Literally one of my favorite things on earth (Ramen is in that group too). When done correctly it’s simply amazing.
Fascinating guidance from an 18 year soba Master…
Nodaiwa is a traditional unagi restaurant (grilled freshwater eel) established during the late 18th century in Tokyo. This michelin-star restaurant has 4 locations in Tokyo and one in Paris. Its main location is in Azabu, near Tokyo Tower. The 5th generation chef, KANEMOTO Kanejiro, is running the restaurant.
The building in Kamiyacho is an old style kura (storehouse) brought to Tokyo from Takayama in Gifu Prefecture. the restaurant stands out juxtaposed to the tall office buildings around it. The shop in Azabu dates from the 1970s, but the history of the restaurant goes back 200 years with the first chef opening a restaurant called “Nodaya” in Azabu during the Kansei years (1789-1801). Many articles throw around the year 1850 around as the year of establishment. The Japanese articles just state late Edo period (1603-1868) or the Kansei years (1789-1801).
Its long been a goal of mine to be professionally trained as a butcher and make whole hog charcuterie. Who knows maybe I’ll get there someday, but until then here’s a video to tide us over.
There are videos that go into much more detail, but this video is exactly what I titled it…basic. I wrote a piece on basic vegetable cuts that can be read here: https://southerngrocer.net/2018/12/25/101-ways-to-cut-yourself-vegetable-knife-skills/
If I had a bucket list, or more importantly a culinary bucket list this would be near the top. It wouldn’t be McCradey’s or Husk in Charleston, it wouldn’t be one of the numerous fine dining restaurants in Atlanta or New Orleans…it would be these two humble little sandwiches steeped in history.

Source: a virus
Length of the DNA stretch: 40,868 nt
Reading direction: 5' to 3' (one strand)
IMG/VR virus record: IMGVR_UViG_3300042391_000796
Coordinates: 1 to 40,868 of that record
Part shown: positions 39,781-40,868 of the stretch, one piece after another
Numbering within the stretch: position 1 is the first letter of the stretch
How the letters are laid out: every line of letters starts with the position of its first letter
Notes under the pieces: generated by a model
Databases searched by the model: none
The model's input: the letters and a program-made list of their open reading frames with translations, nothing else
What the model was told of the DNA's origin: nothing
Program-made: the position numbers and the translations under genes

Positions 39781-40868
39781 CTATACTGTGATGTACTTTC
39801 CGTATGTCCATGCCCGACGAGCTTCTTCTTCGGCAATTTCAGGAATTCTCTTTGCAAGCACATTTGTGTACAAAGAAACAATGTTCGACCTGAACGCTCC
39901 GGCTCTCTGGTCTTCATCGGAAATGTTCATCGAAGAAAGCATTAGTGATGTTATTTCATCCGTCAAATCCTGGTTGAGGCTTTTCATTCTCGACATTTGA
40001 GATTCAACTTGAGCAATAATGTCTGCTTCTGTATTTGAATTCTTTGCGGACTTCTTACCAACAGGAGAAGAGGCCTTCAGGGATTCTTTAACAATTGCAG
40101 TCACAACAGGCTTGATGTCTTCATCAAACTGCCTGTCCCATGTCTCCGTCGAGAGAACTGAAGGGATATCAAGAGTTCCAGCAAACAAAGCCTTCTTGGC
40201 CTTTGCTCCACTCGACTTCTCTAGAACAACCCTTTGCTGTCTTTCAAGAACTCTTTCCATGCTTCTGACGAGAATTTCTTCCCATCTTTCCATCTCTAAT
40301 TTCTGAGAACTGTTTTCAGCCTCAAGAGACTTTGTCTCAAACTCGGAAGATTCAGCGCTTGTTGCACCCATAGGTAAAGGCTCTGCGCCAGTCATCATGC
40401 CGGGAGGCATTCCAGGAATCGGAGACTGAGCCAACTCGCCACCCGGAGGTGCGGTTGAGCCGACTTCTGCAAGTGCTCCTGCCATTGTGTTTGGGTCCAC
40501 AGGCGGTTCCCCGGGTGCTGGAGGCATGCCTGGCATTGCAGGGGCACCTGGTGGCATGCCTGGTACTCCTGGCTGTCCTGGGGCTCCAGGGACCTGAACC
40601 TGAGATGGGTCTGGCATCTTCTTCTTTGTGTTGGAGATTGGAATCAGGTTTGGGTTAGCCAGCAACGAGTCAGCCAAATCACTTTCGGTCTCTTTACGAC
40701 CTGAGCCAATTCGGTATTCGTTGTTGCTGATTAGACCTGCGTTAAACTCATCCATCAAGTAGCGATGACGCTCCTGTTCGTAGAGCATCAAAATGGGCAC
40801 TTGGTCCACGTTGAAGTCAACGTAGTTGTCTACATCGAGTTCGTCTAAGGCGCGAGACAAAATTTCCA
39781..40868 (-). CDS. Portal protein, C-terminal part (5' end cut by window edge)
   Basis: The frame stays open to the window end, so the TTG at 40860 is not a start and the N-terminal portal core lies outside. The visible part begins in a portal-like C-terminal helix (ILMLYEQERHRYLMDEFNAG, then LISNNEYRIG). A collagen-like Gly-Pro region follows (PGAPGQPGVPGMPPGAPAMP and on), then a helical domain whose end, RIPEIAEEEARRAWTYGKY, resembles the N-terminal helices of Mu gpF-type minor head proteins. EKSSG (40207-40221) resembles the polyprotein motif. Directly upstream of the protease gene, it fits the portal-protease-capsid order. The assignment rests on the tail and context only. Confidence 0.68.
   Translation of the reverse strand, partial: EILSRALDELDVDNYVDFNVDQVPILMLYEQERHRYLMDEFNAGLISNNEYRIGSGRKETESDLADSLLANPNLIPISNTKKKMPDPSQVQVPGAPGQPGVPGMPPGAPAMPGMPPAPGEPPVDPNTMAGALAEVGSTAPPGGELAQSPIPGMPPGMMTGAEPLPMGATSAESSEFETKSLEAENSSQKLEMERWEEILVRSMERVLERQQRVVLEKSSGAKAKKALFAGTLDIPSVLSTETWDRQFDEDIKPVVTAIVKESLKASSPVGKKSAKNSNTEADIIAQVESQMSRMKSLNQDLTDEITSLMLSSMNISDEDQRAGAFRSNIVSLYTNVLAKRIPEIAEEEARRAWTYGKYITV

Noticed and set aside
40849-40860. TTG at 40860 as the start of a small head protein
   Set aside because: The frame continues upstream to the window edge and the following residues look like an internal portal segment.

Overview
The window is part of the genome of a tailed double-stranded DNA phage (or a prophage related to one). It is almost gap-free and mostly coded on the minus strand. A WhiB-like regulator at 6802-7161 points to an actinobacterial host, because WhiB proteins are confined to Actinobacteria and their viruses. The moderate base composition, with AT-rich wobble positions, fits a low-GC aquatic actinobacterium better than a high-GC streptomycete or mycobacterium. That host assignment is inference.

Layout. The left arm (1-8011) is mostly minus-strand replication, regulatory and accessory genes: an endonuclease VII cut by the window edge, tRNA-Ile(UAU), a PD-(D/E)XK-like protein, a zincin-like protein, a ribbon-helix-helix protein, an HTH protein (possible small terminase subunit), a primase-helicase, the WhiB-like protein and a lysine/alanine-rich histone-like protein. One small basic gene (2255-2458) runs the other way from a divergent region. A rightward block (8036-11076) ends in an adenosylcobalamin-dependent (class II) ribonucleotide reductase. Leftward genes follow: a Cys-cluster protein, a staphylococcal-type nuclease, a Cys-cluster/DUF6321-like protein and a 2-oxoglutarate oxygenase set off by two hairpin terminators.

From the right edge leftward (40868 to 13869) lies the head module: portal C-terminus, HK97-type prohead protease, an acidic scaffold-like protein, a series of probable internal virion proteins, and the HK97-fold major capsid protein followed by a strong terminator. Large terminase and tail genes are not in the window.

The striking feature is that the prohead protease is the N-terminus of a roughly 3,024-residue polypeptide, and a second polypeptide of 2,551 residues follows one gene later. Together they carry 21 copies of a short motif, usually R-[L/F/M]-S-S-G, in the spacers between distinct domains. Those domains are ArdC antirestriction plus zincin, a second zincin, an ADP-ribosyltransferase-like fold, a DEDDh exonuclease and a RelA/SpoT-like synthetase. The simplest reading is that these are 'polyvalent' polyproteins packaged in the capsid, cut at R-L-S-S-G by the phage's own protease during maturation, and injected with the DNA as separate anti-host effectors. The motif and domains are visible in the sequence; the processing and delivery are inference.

This is one of my favorite easy recipes from Chef Eric Ripert’s “Get Toasted” series. Simple recipes with a toaster over. I don’t personally own a toaster over, but these easily translate to a conventional oven.
One of my favorite “celebrity” chefs is Chris Cosentino of the restaurant Incanto. You may also know him from episodes of such shows as: No Reservations, Next Iron Chef, Top Chef Masters, Chef vs. City, etc. About a 1 1/2 years ago he worked on the pilot for a show called, “Chef Unleashed.” Unfortunately this show was never taken up and rejected. What follows is the video of his pilot. Cosentino described the show,
“The impulse behind the show was simple: Everybody onboard loves food, is fascinated by where it comes from, and is not squeamish about how to get it, whether it might be game hunted on open terrain or tuna hand-gaffed by blood-soaked Sicilian fisherman, a tradition that goes back 1,000 years. As the guys wrote in their proposal, “Chef Unleashed invites the viewer on a global eating exploration. It’s a new kind of reality show, about where good food really comes from—when it’s done right.”
The show could be pretty graphic in parts and Chris Cosentino knew that,
“Yes, we were pretty aware that we were, to repeat the phrase, pushing the envelope with this. And I admit, it was pretty gory stuff. If you watch, you’ll see my very real reaction to it. But this was not – at all – about shock value. This was all about getting down to the very source of the very best food and showing where it comes from. People who know me know I’ve been waging war against our Styrofoam-wrapped, hormone-pumped supermarket culture my entire career.”